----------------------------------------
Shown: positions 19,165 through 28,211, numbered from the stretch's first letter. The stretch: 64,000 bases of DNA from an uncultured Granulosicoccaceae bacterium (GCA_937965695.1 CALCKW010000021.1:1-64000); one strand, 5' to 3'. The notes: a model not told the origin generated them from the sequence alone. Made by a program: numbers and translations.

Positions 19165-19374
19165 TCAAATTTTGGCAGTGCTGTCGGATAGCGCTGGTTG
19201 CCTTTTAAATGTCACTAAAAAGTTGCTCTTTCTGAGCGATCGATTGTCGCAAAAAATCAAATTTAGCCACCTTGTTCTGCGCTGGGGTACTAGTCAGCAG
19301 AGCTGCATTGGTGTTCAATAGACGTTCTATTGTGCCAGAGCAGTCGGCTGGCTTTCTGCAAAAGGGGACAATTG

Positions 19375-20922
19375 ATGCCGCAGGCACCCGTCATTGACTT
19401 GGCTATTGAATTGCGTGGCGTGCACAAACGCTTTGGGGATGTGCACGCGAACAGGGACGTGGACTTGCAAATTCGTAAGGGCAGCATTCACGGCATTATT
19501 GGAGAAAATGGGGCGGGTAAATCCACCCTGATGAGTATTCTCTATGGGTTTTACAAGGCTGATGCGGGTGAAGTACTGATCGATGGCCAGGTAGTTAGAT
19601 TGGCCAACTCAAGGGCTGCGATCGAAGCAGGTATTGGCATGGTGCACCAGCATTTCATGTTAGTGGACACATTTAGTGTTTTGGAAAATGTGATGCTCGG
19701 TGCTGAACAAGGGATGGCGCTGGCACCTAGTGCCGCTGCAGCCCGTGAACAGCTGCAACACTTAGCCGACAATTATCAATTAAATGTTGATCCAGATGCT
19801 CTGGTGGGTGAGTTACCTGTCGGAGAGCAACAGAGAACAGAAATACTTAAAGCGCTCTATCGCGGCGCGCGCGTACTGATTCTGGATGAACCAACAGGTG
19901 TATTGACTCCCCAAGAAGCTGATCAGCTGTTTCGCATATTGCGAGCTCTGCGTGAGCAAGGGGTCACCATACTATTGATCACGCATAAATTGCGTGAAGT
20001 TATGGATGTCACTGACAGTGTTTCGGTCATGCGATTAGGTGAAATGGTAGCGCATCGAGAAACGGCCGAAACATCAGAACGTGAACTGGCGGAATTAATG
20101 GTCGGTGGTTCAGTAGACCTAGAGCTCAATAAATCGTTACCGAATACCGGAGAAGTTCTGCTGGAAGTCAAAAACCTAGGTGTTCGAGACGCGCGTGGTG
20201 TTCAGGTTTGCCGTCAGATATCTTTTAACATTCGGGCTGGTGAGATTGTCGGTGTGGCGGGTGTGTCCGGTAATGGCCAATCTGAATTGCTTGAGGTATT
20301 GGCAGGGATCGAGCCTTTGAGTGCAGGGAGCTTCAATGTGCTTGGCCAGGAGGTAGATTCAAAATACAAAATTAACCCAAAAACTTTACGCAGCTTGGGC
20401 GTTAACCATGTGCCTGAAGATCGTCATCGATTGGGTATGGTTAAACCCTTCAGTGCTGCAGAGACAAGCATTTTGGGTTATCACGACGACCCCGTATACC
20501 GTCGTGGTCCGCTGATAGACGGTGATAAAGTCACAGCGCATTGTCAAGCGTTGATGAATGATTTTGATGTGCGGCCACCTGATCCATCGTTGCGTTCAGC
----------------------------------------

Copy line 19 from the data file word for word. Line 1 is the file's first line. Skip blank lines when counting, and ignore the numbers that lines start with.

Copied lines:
20501 GTCGTGGTCCGCTGATAGACGGTGATAAAGTCACAGCGCATTGTCAAGCGTTGATGAATGATTTTGATGTGCGGCCACCTGATCCATCGTTGCGTTCAGC